What is Novocaine?

Novocaine is a local anesthetic drug that is commonly used by dentists all over the world. Unlike general anesthesia, these local chemicals do not cause a loss of consciousness.

Novocaine was first synthesized back in 1905, and though many other treatments have been developed since then, it is still commonly used for certain procedures, such as when getting a root canal. Novocaine works by blocking pain receptors from being sent to the brain, preventing you from feeling any negative sensation.

When is Novocaine Used and Are There Alternatives?

As mentioned above, Novocaine is often used for procedures involving just one part of the body. According to Healthline, this includes the following situations:

  • a filling for a tooth cavity
  • wisdom tooth removal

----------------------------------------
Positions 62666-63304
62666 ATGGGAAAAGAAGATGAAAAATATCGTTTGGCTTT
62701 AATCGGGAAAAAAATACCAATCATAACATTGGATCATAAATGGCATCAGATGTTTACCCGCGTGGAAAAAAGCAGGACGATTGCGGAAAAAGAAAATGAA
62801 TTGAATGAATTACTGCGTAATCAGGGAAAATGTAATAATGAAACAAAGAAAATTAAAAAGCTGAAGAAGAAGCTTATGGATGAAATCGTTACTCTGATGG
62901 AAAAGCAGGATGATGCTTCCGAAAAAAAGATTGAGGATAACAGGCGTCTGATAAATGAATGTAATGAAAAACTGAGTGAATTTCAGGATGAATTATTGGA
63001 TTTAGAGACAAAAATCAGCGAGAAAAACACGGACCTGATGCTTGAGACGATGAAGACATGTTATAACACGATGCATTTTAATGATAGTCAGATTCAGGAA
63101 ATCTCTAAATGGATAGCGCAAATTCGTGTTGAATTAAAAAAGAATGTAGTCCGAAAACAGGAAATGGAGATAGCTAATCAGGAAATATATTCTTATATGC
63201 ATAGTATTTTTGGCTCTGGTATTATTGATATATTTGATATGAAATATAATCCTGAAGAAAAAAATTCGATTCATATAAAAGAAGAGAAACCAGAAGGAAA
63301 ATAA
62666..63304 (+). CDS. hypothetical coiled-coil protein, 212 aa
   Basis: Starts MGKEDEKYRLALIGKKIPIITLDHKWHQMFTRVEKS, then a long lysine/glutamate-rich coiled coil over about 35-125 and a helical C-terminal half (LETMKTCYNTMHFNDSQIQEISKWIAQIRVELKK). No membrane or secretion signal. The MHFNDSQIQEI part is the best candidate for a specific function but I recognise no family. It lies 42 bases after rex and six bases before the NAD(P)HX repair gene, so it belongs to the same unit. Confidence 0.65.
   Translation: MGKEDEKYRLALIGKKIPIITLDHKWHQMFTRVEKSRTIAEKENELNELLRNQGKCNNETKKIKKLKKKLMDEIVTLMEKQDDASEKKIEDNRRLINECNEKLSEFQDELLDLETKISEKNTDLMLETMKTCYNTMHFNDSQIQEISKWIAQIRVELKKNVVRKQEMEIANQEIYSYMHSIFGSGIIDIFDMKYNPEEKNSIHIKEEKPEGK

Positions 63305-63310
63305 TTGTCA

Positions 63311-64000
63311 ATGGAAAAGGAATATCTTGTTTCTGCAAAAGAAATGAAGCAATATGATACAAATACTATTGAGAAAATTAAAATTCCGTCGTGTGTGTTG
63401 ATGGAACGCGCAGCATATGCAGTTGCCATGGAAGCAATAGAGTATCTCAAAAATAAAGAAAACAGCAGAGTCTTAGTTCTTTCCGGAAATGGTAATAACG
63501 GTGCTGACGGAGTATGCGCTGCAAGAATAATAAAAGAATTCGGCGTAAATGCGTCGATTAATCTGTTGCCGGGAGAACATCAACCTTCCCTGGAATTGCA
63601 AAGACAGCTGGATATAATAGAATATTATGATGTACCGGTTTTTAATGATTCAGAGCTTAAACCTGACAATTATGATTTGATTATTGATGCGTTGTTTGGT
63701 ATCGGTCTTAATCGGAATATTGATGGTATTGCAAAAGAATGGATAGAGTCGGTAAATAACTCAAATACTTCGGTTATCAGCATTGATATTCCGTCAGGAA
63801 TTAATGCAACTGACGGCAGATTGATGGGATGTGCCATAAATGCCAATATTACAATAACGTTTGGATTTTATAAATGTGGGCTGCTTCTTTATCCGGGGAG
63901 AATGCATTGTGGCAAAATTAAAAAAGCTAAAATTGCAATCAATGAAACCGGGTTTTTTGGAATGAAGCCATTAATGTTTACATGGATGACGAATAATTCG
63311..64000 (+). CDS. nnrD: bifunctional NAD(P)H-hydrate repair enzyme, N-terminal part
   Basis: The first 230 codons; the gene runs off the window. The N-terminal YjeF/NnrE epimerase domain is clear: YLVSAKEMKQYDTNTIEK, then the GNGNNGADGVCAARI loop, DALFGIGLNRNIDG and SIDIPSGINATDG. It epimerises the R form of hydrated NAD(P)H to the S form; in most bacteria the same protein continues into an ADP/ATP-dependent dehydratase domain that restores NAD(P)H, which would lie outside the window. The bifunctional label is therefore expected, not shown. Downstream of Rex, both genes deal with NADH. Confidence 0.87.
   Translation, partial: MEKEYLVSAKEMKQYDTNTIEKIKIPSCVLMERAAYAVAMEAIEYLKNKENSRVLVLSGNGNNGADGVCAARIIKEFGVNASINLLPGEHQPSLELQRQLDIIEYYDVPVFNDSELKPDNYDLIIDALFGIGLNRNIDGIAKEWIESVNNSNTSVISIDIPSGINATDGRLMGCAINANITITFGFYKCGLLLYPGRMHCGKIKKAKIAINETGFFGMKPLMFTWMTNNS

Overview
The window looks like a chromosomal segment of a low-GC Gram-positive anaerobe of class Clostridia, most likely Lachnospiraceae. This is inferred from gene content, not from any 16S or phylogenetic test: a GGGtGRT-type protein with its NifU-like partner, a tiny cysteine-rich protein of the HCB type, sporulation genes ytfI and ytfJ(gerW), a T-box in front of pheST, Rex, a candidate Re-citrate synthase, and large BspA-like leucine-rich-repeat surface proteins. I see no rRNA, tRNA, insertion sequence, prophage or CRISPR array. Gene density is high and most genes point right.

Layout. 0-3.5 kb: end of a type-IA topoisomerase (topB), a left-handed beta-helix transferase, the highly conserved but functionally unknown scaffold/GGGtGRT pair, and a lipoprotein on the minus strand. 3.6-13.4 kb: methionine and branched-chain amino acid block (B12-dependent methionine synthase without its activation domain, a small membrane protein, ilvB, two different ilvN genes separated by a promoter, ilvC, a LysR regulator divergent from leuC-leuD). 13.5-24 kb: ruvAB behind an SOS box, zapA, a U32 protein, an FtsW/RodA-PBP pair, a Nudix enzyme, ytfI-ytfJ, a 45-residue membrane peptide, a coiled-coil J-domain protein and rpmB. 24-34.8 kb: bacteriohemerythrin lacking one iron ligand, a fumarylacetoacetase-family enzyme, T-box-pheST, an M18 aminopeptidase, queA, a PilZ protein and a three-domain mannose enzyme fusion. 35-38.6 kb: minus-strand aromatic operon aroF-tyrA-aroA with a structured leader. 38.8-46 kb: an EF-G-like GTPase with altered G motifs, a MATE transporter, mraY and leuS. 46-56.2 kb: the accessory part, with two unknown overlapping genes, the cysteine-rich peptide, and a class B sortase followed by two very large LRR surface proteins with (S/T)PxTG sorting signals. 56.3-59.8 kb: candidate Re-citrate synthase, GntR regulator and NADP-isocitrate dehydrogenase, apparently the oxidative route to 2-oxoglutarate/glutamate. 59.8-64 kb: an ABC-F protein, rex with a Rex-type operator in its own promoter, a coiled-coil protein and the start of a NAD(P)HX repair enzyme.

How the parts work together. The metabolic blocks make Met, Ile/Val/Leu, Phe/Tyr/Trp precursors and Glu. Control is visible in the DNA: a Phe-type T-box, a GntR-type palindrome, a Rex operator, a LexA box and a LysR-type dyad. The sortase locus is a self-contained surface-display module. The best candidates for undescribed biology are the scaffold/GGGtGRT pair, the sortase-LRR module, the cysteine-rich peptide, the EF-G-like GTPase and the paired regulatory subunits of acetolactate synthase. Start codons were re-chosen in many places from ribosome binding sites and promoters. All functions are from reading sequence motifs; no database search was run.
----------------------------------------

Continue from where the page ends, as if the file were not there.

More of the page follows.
• a minor skin procedure, like removing a mole or a wart
  • certain types of eye surgery, such as cataract removal
  • a biopsy (when a sample of tissue is removed from a part of your body for examination under a microscope)

Though Novocaine is probably the most common treatment option in use today, there are several alternatives available, such as laughing gas and IV (general) anesthesia. If you have trouble becoming numb from Novocain, are worried about an adverse reaction, or simply do not like it, consult with your dentist about other options that may be available to you.

How long does it take to wear off?

In general, the effects of Novocaine do not typically last very long within the body. As the shortest-acting injectable anesthetic, it usually has a duration of around 30-60 minutes, unless paired with something like epinephrine (adrenaline). In these cases, it may last closer to 90 minutes or so.

Author: Peter Mayhew

Peter is a dental hygienist in the city of Chicago, IL. In his free time he likes to write blogs and product reviews on anything dental health related.

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